But don't fret, the stimulus has done the job:
In its fourth-quarter report, Caterpillar said the worst has yet to pass, saying 2009 looks to be the weakest year for economic growth in the postwar period.But don't worry, President Obama only mis-understands statements once in a blue moon; and usually not on things of any importance:
Earlier this year, Caterpillar announced the gradual elimination of 22,000 jobs worldwide in an attempt to grapple with the drop in new orders.
Former Cuban President Fidel Castro said President Obama misinterpreted remarks by his brother and successor, Raul, and bristled at the suggestion that the island should free political prisoners or cut taxes on remittances from abroad as a goodwill gesture to the U.S.
Raul Castro touched off a whirlwind of speculation last week that the U.S. and Cuba could be headed toward a thaw in nearly a half-century of chilly relations. The speculation began when the Cuban president said leaders would be willing to sit down with their U.S. counterparts and discuss everything, including human rights, freedom of the press and expression, and political prisoners on the island.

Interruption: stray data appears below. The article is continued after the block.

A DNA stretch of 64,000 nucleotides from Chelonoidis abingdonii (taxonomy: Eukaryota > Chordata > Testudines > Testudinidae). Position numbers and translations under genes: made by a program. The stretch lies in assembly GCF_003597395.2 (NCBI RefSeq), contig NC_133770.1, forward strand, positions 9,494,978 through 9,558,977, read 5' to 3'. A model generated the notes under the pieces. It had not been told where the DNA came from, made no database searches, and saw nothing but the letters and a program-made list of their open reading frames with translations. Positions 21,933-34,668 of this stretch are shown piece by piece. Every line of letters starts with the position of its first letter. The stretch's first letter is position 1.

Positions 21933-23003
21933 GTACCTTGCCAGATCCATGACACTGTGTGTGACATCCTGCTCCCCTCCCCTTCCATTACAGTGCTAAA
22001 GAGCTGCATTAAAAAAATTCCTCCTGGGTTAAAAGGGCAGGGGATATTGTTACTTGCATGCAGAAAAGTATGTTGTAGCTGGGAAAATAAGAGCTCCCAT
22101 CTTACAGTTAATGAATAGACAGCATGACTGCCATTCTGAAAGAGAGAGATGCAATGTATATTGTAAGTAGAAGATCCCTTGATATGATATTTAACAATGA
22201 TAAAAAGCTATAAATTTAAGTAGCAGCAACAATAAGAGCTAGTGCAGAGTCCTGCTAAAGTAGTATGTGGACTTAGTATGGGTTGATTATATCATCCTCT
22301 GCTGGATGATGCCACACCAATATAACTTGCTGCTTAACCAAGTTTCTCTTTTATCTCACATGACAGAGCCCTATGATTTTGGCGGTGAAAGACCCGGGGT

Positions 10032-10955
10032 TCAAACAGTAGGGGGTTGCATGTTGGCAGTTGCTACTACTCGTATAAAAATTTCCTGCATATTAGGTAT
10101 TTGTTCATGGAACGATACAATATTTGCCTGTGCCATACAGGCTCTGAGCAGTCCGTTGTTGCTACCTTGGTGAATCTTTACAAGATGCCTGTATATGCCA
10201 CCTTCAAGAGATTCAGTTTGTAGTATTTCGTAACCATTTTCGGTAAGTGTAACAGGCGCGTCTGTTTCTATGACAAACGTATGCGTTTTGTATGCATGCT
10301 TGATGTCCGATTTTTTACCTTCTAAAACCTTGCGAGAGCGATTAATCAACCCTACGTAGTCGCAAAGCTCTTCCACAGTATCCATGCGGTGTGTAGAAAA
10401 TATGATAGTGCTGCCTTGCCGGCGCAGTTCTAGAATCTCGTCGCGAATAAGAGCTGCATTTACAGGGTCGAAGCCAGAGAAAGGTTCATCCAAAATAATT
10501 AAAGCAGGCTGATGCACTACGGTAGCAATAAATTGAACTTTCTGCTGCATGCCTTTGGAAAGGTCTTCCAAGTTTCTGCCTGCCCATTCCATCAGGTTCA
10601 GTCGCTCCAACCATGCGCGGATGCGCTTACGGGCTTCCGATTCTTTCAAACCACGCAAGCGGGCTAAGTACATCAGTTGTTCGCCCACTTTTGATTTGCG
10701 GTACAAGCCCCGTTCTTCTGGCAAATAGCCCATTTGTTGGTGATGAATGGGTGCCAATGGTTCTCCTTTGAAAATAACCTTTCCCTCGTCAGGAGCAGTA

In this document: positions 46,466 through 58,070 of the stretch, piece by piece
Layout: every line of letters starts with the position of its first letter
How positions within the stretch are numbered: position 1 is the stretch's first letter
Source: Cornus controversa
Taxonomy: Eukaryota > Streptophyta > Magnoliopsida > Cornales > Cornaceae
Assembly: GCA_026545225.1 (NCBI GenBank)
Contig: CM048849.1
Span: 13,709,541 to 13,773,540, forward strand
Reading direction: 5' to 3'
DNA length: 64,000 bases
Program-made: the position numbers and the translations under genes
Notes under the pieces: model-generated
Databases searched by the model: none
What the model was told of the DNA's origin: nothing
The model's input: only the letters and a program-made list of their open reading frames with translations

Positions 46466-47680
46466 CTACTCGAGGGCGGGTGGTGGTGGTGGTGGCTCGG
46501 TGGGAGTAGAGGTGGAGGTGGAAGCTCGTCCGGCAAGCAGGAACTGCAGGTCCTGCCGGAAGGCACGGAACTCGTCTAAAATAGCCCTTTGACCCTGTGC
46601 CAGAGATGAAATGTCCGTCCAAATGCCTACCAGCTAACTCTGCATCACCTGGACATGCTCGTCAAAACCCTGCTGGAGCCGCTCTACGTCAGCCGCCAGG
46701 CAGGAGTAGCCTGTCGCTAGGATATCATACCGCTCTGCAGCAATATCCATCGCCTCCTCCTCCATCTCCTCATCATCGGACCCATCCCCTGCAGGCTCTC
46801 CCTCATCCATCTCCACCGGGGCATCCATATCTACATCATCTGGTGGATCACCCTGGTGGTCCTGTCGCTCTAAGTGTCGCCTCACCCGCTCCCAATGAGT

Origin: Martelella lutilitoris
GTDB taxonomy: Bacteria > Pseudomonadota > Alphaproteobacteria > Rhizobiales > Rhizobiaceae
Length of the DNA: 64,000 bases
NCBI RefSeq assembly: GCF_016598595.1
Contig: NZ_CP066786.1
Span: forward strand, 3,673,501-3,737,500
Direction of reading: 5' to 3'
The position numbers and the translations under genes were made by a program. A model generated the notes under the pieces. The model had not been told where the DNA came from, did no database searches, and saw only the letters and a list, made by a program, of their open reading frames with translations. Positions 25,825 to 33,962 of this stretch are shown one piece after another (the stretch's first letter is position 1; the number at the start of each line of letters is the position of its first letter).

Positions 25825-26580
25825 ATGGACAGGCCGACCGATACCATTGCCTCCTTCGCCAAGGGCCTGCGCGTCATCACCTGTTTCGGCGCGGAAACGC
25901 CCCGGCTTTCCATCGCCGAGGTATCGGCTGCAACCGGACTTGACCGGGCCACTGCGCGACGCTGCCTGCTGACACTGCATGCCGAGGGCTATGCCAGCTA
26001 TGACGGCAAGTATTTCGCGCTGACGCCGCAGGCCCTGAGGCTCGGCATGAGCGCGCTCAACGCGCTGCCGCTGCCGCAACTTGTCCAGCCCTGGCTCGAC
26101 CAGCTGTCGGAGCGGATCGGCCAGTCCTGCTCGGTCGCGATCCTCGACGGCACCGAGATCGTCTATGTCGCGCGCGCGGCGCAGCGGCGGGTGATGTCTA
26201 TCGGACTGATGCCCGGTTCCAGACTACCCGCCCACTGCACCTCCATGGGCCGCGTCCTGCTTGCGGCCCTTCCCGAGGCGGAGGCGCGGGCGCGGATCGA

Obama responded at the Summit of the Americas by saying Washington seeks a new beginning with Cuba, but he also said Sunday that Cuba should release some political prisoners and reduce official taxes on remittances sent to the island from the U.S.
That appeared to enrage Fidel Castro, 82, who wrote in an essay posted on a government website that Obama "without a doubt misinterpreted Raul's declarations."
The former president appeared to be throwing cold water on expectations for improved bilateral relations -- suggesting that Obama had no right to urge Cuba to make even small concessions. He also seemed to suggest too much was being made of Raul's comments about discussing everything with U.S. authorities.